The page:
Rebel: Examining Race and the Exclusion of Women in History
Posted on May 22, 2013
Filmmaker María Agui Carter discusses the Women & Girls Lead film Rebel, race, and the exclusion of women in national history. Rebel is the story of Loreta Velazquez, a Confederate soldier turned Union spy. She was dismissed as a hoax for a hundred and fifty years, but new evidence shows Loreta, a Cuban immigrant from New Orleans, was one of an estimated 1000 secret women soldiers of the American Civil War. The documentary premieres on the PBS series Voces on May 24, 2013 (check local listings).
Loreta Velazquez, a Confederate Soldier turned Union spy, did not change the course of the American Civil War. Why would this one woman’s story, out of the three million Americans who fought in the Civil War, matter today? She was one of hundreds of women and thousands of Latino Civil War soldiers whose stories remain outside of the national narrative of history. While the US only recently lifted the ban on women in combat, she was fighting 150 years ago.
Latinos have emerged as the nation’s largest ethnic group, while, according to a Hill and Knowlton study, 1/3 of Americans believe Hispanics are recent immigrants who have come here illegally. Few know that over 10,000 Mexicans fought in the Civil War, entire regiments who spoke only Spanish joined in battle, and that Spanish surnamed soldiers, from South Carolina to New York, joined the ranks. Loreta’s rebellious and daring character, the tragedies of her life – and her refusal to be defeated by them – made her a riveting film subject, but it was the fact that she had been erased that propelled me to make Rebel.
As Walter Benjamin has said, history decays into images. But our society has not always deemed women and minority history worthy of documentation, I had only one, not even authenticated, photo of Loreta. But her memoir and a trove of recently discovered archival documentation about her allowed me to bring her to life, using voiceovers, recreations, animation, and contemporary storytellers.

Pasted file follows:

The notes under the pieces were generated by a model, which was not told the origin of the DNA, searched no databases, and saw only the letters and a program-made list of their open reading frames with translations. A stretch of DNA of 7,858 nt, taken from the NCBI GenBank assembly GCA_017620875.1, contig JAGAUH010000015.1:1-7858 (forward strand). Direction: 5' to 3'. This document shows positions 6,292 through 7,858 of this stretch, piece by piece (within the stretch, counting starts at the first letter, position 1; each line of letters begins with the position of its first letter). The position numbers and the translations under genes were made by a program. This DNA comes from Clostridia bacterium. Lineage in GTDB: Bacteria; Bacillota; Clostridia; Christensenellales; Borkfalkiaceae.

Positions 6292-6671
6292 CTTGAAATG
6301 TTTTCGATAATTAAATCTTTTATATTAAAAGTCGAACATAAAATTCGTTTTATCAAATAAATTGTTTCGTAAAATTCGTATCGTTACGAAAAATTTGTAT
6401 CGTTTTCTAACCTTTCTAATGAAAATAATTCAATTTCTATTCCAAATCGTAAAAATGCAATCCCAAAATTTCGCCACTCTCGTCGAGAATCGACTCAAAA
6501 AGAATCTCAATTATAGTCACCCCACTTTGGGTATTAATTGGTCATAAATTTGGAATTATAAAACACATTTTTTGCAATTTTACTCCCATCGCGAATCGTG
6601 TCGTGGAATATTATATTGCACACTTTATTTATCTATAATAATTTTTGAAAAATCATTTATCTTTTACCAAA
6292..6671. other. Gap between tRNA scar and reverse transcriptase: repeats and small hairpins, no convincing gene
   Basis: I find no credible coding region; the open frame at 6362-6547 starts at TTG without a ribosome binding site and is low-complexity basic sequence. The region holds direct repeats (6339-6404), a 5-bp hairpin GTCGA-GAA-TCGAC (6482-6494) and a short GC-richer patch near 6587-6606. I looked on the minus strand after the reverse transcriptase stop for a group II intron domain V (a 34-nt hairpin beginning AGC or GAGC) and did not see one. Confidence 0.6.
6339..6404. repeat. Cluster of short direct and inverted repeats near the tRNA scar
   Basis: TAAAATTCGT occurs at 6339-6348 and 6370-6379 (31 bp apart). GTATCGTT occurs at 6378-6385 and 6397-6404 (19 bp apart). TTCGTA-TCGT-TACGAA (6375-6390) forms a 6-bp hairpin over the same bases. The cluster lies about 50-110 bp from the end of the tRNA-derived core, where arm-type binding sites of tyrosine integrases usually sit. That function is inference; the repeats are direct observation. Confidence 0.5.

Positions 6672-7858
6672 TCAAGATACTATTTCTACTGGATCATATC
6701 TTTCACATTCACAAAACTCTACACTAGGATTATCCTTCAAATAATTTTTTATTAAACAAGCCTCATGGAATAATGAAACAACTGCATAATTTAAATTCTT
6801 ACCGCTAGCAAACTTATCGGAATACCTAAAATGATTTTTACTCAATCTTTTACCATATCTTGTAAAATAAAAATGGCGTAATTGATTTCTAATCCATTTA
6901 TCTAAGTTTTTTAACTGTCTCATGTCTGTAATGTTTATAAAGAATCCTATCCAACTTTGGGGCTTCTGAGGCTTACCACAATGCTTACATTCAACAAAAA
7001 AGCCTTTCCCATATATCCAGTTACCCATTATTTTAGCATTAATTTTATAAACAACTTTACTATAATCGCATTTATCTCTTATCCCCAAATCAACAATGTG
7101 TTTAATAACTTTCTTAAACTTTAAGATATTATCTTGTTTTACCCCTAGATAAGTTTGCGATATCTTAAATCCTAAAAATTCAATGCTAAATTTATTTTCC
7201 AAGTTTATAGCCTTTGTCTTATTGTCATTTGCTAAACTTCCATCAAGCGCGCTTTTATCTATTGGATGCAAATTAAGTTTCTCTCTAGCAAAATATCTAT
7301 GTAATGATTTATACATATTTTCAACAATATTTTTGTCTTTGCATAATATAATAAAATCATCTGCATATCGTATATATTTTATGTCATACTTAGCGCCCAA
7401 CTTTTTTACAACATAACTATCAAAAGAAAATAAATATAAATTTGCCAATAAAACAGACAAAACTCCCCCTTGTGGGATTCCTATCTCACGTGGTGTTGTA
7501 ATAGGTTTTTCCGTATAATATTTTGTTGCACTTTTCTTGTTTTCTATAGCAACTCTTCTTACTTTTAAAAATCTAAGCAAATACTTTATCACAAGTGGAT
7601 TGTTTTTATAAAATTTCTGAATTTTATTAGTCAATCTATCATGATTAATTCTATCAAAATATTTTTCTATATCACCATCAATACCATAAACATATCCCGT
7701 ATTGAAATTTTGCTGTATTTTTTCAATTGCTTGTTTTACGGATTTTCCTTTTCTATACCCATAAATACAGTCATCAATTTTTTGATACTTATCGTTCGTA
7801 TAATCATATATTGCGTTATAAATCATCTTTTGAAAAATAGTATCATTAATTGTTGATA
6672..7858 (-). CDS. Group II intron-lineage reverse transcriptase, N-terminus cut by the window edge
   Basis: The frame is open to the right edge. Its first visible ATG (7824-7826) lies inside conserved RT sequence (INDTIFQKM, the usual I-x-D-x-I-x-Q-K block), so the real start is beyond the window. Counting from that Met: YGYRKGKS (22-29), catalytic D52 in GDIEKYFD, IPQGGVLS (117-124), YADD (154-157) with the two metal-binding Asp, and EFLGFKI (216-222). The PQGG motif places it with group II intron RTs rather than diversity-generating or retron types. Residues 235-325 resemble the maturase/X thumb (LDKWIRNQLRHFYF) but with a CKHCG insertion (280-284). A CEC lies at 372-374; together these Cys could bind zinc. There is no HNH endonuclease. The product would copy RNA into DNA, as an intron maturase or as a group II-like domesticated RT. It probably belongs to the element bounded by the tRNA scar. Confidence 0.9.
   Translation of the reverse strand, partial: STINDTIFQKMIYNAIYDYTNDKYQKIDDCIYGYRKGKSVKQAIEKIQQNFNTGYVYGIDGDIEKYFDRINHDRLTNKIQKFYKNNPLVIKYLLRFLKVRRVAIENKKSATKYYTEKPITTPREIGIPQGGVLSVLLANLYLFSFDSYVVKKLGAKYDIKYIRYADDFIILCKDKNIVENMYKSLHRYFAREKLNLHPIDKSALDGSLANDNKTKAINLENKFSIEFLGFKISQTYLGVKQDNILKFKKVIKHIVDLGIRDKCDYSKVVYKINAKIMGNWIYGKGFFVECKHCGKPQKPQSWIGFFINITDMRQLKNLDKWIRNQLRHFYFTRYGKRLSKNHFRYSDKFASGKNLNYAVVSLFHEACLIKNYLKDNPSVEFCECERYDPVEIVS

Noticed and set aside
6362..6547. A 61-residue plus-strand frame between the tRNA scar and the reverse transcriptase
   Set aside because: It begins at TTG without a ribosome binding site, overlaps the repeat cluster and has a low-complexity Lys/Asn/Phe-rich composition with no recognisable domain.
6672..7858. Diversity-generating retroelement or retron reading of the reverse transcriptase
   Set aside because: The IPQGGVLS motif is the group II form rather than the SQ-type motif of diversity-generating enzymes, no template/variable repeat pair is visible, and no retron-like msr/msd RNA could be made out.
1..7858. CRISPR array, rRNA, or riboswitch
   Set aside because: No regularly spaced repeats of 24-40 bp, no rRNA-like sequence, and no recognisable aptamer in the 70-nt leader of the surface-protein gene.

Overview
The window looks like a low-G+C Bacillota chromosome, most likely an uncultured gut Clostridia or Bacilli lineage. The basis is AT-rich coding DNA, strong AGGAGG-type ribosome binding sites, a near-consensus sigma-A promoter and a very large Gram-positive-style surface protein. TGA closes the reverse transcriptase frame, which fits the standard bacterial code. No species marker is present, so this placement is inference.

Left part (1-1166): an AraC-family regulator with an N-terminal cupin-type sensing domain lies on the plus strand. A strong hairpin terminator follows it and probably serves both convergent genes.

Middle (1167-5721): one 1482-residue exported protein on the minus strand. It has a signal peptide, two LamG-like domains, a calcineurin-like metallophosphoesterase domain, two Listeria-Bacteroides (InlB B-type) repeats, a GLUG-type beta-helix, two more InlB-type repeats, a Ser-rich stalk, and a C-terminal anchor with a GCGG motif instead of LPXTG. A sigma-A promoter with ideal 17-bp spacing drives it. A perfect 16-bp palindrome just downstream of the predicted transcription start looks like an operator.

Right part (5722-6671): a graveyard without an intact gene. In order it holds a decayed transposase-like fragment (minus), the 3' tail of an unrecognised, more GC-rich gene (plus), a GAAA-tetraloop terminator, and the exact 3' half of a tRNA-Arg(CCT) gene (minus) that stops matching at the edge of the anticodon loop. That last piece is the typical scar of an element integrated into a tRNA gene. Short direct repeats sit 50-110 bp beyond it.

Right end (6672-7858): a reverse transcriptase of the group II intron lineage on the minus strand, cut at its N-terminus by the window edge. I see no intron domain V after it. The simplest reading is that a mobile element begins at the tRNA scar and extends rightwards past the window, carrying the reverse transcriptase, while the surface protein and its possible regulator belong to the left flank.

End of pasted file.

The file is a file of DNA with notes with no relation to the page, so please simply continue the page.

I am interested in the tension between national narratives and community histories and in the politics of gender and race in the creation of stories about the American past. In Loreta’s lifetime, proponents of the Lost Cause rejected Velazquez for her frank criticisms of the South, and for the fact that, as a Hispanic and as a woman soldier, she disturbed their carefully crafted portrayal of the Southern soldier in the Confederacy.
Today, some Hispanics may disavow her as an historical embarrassment for her loyalty to the Confederacy, while others celebrate her ability to transcend the ethnic barriers of her time. Feminists embrace her for the way she subverted gender restrictions, neo-Confederates are poised to adopt her as an apologist for the Southern cause, and historians debate whether she even existed. Velazquez elicits passionate reactions from so many groups because she disturbs assumptions about gender and ethnicity during the 19th Century. Hispanic populations in the South have exploded in the past decade, and the “race question” must now be framed in a context beyond simply black and white. Velazquez is a window into a more nuanced understanding of the South during an era that ripped apart Southern institutions and social codes.
Today, the American South continues to imagine a Civil War history that is part nostalgia, part myth. Popular histories of the Civil War often emphasize the heroism of the soldiers, at the expense of pondering the social, political, and complex racial divisions implicit in that bloodstained struggle. Yet the history of the Civil War haunts the South still, with its never-fully-answered questions about the “race problem,” as it haunts this nation. The public response to Loreta’s memoir during her lifetime, and beyond, reveals a South deeply divided over the characterization of its own losses and legacies. Her continuing absence in the national narrative raises questions about who owns history and how we define a national identity in a heterogeneous society.
What happens when a people are excluded from national history? George Orwell put it powerfully when he said, “Those who control the present, control the past. Those who control the past, control the future.”